The future of the data centre: Sustainability, the IoT, and downsizing
The push is on to better streamline unused data centre capacity – and according to a missive from network provider Emerson Network Power, 2016 will see a greater emphasis on shared service distributed cloud computing models.
According to the company’s five trends shaping the data centre landscape for 2016, enterprises which have data centres either as ‘comatose’ – buildings which have not delivered computing services for at least six months – or data centres with free room will be able to sell excess capacity on the open market as the evolution from basic software as a service to more hybrid environments intensifies. Recent Stanford research found 30% of physical servers were comatose.
This greater use of resources is seen elsewhere in Emerson Network Power’s predictions. No longer are companies focused on efficiency, but a greater emphasis on sustainability and social responsibility is key – and the company argues this trend will not just be limited to on-premise technology decisions.
A related survey, opining on the data centre of 2025, argues that data centres will in general be smaller than they are now; more than half (58%) of respondents expect data centres to be half the size of current facilities, while one in 10 argues the enterprise data centre of 2025 will be one tenth the size.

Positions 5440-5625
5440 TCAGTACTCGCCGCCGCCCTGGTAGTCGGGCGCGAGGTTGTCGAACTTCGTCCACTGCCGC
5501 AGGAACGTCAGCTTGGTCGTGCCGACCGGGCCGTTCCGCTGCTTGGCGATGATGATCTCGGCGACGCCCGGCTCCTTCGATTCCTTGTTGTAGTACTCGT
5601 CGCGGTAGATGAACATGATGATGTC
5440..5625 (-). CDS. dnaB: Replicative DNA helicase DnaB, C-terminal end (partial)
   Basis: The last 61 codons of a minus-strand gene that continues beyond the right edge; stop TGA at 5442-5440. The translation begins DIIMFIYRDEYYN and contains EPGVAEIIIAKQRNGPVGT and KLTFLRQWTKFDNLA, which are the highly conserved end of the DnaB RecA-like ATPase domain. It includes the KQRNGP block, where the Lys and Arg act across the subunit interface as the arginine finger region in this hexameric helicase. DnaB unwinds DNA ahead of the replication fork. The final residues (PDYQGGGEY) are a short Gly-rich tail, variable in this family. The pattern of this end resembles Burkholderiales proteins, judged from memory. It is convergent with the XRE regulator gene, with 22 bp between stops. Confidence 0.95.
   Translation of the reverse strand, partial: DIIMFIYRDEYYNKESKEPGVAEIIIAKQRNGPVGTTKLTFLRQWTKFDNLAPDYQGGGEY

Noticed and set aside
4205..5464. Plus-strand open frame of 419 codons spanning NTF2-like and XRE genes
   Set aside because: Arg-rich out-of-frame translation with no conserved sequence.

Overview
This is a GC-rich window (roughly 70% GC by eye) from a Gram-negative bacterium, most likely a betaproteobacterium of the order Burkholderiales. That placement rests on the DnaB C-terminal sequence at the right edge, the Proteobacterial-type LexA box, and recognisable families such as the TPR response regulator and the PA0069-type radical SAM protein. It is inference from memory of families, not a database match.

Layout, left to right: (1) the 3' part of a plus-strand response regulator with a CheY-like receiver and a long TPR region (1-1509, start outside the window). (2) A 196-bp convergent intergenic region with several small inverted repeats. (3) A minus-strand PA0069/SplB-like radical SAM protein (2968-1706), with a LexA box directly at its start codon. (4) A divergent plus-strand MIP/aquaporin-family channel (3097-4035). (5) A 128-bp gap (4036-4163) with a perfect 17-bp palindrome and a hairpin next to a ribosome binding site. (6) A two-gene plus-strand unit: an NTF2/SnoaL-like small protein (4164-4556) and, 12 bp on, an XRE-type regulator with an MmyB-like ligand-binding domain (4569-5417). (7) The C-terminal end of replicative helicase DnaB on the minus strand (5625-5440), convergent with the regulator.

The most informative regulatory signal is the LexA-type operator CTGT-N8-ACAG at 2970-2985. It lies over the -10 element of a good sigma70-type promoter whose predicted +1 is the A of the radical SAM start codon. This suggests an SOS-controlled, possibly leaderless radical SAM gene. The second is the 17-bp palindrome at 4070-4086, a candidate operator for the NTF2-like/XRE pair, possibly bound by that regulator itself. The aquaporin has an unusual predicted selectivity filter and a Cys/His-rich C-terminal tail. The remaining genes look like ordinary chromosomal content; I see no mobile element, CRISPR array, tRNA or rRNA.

With regard to data centre cooling, the move towards sustainability was again noted. Chris Molloy, a distinguished engineer at IBM, argued data centre equipment will not need as much heat removal as it will either generate less heat, or tolerate much higher temperatures, or both. “As IT equipment becomes more resilient, we will see ASHRAE A3/A4-based data centres operating with temperatures in the cold aisle rising to above 100°F, reducing the need for cooling,” he said. More natural cooling methods, such as provided by the Node Pole facility in Sweden, are a major USP for those providers.
The Internet of Things (IoT) will also play a part in 2016 data centre trends, Emerson Network Power argues. Some of these predictions are self-fulfilling. The IoT will force data centre providers to use a common language, as currently thousands of devices speak a host of languages including IPMI, SNMP, and Mod Bus. The alternative the network provider proposes, Redfish, is one of their projects alongside Intel, Dell, and HP. Similarly, another prediction focuses on the ‘neighbourhood data centre’; large data centres which are supported by edge facilities for low latency content for IoT networks.
What do you make of these ideas for the future of the data centre?
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